Palaeoecology of Southeast Asian megafauna-bearing sites from the Pleistocene and a review of environmental changes in the region

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Abstract:

Abstract Aim 

To reconstruct the palaeoenvironments of megafauna-bearing sites from Pleistocene Southeast Asia, and to describe general environmental changes in the region. Location 

Indochina and Sundaland, including Myanmar, Laos, Vietnam, Cambodia, Thailand, the Malay Peninsula, Borneo, Sumatra and Java. Methods 

This study reconstructs the habitat types of 25 Pleistocene sites in Southeast Asia through a synecological (community-based) method. This method specifically targets medium- and large-bodied mammals, and ecovariables that could be directly assessed from species lists were chosen. The methods allow the reconstruction of fossil sites as closed (continuous tree cover), mixed (heterogeneous tree cover) and open (very limited to no tree cover) through discriminant functions analysis of community guild structure. Results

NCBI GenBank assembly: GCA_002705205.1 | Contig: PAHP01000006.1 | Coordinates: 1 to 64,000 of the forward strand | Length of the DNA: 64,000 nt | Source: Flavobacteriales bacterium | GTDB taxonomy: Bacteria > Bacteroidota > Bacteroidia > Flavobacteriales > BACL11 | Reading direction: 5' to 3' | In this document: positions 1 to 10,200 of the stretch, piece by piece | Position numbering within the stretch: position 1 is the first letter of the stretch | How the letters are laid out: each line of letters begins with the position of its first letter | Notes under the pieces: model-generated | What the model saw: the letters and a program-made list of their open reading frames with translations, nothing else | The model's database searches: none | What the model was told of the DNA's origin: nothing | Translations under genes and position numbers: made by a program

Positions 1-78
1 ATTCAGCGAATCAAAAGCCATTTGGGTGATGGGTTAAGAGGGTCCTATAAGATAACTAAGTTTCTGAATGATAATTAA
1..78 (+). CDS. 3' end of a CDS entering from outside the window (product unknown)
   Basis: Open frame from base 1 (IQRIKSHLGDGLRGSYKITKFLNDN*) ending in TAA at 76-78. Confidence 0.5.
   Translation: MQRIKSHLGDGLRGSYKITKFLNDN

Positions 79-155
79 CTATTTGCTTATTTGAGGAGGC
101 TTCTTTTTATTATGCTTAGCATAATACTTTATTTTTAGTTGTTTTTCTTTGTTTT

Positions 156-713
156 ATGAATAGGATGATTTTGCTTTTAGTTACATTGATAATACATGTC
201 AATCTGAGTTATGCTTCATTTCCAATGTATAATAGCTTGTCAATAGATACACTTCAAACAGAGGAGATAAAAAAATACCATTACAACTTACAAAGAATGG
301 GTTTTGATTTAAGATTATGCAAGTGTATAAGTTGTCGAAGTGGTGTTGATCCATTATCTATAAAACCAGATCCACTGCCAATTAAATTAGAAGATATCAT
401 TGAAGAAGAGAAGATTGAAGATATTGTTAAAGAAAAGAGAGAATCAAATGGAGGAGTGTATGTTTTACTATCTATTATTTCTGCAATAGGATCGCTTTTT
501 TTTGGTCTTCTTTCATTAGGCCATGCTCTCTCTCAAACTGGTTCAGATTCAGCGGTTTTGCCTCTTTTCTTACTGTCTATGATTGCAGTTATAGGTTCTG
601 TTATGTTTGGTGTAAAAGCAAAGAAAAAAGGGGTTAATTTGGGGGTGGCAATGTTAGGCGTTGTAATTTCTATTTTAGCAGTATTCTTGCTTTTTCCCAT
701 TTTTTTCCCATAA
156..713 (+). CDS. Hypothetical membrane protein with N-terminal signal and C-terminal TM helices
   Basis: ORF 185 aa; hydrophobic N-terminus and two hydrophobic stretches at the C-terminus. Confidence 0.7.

Four Pleistocene sites can confidently be assigned to one of the three habitat types. Tam Hang (south), a Middle Pleistocene site from Laos, is classified as mixed. Ban Fa Suai, a Middle Pleistocene site from Thailand, is also classified as mixed. Trinil, a Middle Pleistocene site from Java, is classified as open. Lastly, Hang Hum II, a Late Pleistocene site from Vietnam, is classified as open. Insufficient species are present in the fossil faunas of remaining sites to allow statistically confident habitat assignment. Nevertheless, conditional habitat assignments can be achieved, and these are largely congruent with other palaeoenvironmental evidence. Main conclusions 

Medium- and large-bodied mammals are the most frequently recovered mammals from Pleistocene sites in Southeast Asia. Previous palaeoenvironmental reconstructions of these sites have been hampered by this body size bias, as well as by limited site and faunal descriptions. However, our analysis demonstrates that reconstructions can still be achieved for megafauna-bearing sites in the region. The reconstructions suggest that through much of the Pleistocene, Southeast Asia had significant areas of mixed habitats, and that the widespread distribution of rain forests, such as found today, was a relatively rare phenomenon.
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